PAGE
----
Sanjha Morcha

Lashkar behind Kupwara attack: Army Combing on to track down injured militant; restrictions in parts of frontier district

Lashkar behind Kupwara attack: Army
The wreath-laying ceremony at the Badamibagh cantonment in Srinagar on Friday. Tribune photo

Majid Jahangir

Tribune News Service

Srinagar, April 28

The security forces are zeroing in on a newly infiltrated Lashkar-e-Toiba group for the fidayeen attack on the Panzgam artillery garrison in the frontier Kupwara district that left a Captain and two soldiers dead.While the Army on Friday intensified the combing operation to track down an injured militant involved in the attack, the investigation has revealed that three fidayeen who stormed the camp belonged to the Lashkar.“Lashkar is behind the fidayeen attack,” a senior defence official said. However, no militant group has so far owned responsibility for the attack.The officer said it was yet not clear whether the militants involved in the attack were fresh infiltrators or were active in or around the area for some time. “The infiltration possibility is being checked,” the officer said.However, sources said the three-member fidayeen group might have crossed the Line of Control during night earlier this week along the Doomari ridge in the Keran sector. The Army investigators were analysing the GPS sets and maps that were recovered from the two slain militants.The Army carried out a search operation around the Panzgam garrison and the thick forest area from where the militants are believed to have entered the highly fortified Army base after cutting the fence wire.“Many Army units are combing various areas to nab the injured militant,” a source said. All health centres across the district are being kept under watch as the injured militant might be brought for treatment.Meanwhile, the state government imposed restrictions in some parts of Kupwara on Friday to foil protests over the death of a civilian, Mohammad Yousuf Bhat, in the alleged Army firing on protesters seeking the bodies of the two slain militants on Thursday.“The situation was normal across Kupwara and there were no report of any violent incident,” said Senior Superintendent of Police, Kupwara, Shamsher Hussain.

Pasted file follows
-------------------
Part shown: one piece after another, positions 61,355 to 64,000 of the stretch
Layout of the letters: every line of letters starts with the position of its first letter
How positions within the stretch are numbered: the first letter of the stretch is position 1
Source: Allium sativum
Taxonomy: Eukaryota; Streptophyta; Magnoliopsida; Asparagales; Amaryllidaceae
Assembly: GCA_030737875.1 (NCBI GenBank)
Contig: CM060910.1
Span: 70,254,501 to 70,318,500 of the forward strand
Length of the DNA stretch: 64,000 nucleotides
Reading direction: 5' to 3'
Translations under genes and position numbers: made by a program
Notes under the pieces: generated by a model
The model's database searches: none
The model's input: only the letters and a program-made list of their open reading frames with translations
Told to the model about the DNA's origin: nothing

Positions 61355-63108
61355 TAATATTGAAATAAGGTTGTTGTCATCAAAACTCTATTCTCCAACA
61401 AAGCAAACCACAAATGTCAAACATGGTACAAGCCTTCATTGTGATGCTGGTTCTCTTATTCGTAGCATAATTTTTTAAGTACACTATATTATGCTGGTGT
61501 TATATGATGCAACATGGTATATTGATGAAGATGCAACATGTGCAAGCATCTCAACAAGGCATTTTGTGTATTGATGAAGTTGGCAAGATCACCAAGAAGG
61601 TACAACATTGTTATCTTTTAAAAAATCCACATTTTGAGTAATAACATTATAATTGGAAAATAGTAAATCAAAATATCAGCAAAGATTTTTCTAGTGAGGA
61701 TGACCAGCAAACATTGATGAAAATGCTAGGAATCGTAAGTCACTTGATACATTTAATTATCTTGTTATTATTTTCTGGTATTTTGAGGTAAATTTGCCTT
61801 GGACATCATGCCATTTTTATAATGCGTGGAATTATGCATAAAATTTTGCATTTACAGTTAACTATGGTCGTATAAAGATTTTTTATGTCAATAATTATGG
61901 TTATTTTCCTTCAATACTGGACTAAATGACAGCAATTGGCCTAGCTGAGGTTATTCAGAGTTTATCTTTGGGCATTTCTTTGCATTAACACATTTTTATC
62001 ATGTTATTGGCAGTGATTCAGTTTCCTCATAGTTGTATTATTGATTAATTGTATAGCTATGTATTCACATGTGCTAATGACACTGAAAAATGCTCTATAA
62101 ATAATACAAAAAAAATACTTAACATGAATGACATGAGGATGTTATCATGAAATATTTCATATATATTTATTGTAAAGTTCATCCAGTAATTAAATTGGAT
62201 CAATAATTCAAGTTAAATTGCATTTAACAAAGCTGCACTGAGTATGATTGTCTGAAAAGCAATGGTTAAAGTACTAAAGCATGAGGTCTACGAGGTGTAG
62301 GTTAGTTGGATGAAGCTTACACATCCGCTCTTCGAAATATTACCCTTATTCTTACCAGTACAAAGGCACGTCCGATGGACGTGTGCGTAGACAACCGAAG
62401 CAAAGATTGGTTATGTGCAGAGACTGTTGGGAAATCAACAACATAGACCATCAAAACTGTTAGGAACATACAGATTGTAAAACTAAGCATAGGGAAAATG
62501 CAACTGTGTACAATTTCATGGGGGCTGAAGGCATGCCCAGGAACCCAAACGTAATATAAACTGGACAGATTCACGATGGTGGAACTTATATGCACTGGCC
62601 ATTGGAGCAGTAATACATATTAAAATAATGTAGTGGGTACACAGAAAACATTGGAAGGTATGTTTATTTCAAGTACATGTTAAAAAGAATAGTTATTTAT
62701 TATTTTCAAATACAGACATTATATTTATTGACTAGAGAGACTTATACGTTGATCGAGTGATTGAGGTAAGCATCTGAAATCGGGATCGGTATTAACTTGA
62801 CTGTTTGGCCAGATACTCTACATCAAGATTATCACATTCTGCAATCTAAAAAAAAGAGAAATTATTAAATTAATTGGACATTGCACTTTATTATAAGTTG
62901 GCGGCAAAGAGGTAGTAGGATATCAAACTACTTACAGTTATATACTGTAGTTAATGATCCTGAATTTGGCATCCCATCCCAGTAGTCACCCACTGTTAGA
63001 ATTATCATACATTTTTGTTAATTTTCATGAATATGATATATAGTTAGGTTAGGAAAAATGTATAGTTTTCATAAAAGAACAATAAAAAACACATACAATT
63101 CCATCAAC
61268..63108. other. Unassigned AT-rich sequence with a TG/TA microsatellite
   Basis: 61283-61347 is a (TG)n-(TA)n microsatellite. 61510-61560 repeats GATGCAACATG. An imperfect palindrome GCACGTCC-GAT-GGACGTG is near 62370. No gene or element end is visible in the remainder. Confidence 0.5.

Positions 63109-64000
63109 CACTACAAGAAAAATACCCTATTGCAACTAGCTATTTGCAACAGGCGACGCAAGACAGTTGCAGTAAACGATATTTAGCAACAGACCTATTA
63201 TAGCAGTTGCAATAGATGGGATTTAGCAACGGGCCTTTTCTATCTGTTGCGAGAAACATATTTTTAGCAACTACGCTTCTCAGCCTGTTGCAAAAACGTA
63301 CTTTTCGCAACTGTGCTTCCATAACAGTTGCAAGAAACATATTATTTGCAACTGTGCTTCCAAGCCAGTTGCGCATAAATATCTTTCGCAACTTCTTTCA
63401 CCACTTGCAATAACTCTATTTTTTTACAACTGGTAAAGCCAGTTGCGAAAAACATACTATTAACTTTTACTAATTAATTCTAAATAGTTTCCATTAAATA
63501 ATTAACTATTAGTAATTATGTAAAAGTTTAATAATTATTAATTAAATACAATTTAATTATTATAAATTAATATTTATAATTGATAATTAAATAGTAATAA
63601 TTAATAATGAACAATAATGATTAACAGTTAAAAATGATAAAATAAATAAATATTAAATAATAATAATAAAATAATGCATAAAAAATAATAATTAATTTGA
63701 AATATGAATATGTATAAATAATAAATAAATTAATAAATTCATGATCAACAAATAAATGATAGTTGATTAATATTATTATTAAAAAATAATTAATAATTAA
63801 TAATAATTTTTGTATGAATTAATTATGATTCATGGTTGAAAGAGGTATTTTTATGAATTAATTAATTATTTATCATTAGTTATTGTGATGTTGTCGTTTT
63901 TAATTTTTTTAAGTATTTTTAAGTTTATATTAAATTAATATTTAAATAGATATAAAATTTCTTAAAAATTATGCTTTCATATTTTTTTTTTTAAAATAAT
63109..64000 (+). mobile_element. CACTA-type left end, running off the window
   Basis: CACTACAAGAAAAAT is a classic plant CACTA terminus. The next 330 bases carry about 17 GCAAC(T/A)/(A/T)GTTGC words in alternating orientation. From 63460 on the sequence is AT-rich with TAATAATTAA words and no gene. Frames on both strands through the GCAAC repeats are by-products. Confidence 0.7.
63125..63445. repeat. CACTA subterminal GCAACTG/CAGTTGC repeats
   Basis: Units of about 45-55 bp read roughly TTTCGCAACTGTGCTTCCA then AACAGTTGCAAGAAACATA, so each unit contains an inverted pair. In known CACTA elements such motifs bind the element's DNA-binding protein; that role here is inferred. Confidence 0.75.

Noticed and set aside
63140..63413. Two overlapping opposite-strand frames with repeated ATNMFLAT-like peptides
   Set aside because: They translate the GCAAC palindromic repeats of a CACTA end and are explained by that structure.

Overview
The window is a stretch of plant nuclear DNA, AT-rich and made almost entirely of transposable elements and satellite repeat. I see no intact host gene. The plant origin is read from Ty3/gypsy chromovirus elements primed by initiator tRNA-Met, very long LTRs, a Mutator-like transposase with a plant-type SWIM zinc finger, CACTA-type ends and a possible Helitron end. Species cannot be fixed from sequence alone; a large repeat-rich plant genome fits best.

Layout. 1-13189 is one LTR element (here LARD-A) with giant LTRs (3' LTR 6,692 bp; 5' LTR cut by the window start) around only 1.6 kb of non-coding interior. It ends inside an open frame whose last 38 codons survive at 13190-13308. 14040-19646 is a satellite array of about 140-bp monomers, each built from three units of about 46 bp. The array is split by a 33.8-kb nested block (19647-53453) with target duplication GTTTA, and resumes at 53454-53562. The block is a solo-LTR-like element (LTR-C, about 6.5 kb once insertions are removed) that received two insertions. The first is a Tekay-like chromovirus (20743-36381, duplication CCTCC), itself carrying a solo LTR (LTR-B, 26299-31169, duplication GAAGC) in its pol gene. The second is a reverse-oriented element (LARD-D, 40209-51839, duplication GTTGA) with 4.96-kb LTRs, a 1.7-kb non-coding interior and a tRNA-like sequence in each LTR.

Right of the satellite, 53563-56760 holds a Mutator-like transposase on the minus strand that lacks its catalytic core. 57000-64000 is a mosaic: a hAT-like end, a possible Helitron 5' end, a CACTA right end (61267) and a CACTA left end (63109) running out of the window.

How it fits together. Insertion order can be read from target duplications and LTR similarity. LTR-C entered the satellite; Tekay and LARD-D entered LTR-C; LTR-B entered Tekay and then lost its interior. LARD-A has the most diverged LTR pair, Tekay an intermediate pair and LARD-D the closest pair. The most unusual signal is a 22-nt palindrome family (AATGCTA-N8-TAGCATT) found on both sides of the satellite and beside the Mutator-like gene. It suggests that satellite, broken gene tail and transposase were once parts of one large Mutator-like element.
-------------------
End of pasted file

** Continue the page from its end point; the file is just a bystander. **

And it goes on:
Tributes paid to three bravehearts

Srinagar, April 28

Rich tributes were paid here today to three Army personnel, including Captain Ayush Yadav, who lost their lives in an encounter with militants at Panzgam village of Kupwara district on Thursday.Chinar Corps Commander Lt Gen JS Sandhu laid wreaths on the bodies of Captian Yadav, Subedar Bhoop Singh Gurjar and Naik Botta Venkata Ramana at the Badamibagh cantonment in Srinagar this morning and paid rich tributes to them.Officers from the civil administration and other security forces were also present at the wreath-laying ceremony.“The Army stands in solidarity with the bereaved families and remains committed to their dignity and well-being,” a defence spokesman said.The spokesman said Captian Yadav, hailing from Kanpur in Uttar Pradesh, was survived by his parents.He said Subedar Bhoop Singh Gurjar of Rajasthan had joined the Army in 1992 and was remembered as a true patriot. He is survived by his wife and two children, he added.Naik Botta Venkata Ramana hailed from Visakhapatnam in Andhra Pradesh and is survived by his wife and two children, the spokesman said. TNS

25 CRPF men killed in Naxal attack Six injured as patrol sanitising road in Chhattisgarh’s Sukma district ambushed

Raipur, April 24

At least 25 Central Reserve Police Force personnel were killed and six wounded today in a Naxalite attack in Chhattisgarh’s Sukma district. A paramilitary patrol, 99-personnel strong, sanitising the area for a road to be laid, was attacked at 12:25 pm in Kala Pathar area of south Bastar, close to the Chintagufa-Burkapal-Bheji axis, the hotbed of Naxal violence that has seen a series of such attacks in the past. All troops belonged to the 74th Battalion, sources said. Reinforcements, including CoBRA commandos, have been rushed to the site.(Follow The Tribune on Facebook; and Twitter @thetribunechd)“We have lost 25 men.